After it had seemed that the future of a hydrogen vehicle economy in India was stalling, as recently reported in Gasworld, it appears that Indian vehicle manufacturers are teaming up with international firms and investing in research into commercially viable greener transport technologies.
Joining the global race to make less-polluting, greener vehicles, India is encouraging the use of bio-fuels made from renewable sources for greater energy security and emission reduction.
Conventional petrol and diesel engines are used overwhelmingly in passenger and commercial vehicles in the country, yet cleaner-burning compressed natural gas (CNG) and liquefied petroleum gas (LPG) are gaining in popularity, though curtailed by limited availability.
A decade since Toyota Motor Corp launched the hybrid Prius, Indian firms from Tata Motors Ltd to Reva are testing options from bio-diesel to hybrids and are encouraged to do so by the rising demand. The region's top utility vehicle maker, Mahindra & Mahindra, has a concept 3-wheeler that uses compressed gaseous hydrogen and is studying the feasibility of hydrogen internal combustion engines and fuel cells with Shell.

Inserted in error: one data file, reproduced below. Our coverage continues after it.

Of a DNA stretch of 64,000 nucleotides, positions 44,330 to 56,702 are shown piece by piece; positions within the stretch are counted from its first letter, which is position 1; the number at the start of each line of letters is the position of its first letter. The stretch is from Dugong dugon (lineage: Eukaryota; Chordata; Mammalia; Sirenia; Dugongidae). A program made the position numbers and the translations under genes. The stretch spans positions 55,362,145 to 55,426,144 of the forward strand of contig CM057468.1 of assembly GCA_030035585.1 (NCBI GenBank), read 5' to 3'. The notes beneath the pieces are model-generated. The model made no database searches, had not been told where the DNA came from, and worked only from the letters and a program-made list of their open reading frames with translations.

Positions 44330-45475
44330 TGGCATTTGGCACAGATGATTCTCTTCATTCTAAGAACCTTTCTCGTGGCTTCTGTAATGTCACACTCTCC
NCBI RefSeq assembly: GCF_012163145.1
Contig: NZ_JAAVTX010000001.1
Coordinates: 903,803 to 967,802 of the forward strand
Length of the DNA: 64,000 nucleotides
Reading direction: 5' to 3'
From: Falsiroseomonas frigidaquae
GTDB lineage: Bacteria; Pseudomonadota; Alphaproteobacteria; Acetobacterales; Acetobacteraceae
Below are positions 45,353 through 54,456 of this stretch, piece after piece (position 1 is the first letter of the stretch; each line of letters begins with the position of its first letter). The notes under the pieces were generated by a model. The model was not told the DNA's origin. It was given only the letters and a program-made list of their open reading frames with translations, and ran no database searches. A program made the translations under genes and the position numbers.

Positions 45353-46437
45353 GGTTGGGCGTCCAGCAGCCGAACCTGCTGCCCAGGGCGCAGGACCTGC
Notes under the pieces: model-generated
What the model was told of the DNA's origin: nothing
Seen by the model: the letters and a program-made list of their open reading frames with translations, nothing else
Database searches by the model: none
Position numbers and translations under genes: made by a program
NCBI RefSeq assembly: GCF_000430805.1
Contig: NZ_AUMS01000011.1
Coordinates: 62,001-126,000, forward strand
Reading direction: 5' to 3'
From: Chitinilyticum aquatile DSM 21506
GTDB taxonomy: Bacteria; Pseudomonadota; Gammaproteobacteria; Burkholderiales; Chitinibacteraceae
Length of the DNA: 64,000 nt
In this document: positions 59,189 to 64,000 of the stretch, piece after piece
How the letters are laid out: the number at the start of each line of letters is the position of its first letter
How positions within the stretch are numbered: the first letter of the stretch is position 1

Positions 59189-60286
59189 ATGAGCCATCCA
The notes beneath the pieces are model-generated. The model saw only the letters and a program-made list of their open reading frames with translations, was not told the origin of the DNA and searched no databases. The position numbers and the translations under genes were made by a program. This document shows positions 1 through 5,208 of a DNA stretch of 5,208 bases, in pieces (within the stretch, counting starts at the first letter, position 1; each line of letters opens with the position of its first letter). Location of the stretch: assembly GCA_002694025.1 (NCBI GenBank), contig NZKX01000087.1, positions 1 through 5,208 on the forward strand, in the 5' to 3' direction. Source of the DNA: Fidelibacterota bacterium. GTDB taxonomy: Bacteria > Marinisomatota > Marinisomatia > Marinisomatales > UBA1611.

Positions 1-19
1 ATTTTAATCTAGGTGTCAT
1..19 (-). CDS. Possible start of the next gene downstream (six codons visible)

Reva Electric Car Co. recently received $20m in venture capital funding and is doubling output this year to 6,000 units, of which half will be exported. Deputy chairman Chetan Maini said, $quot;Our growth is a combination of greater consumer interest and stricter government regulations overseas.$quot;
Progress of this type in the country may be delayed slightly by legislation and a lack of government policy and incentives, though analysts are thought to expect vehicle manufacturers not to be deterred.
V G Ramakrishnan, director of Frost & Sullivan's automotive practice, supported this as he commented, $quot;These firms have global ambitions, and are able to invest big and are willing to partner firms for technology.$quot;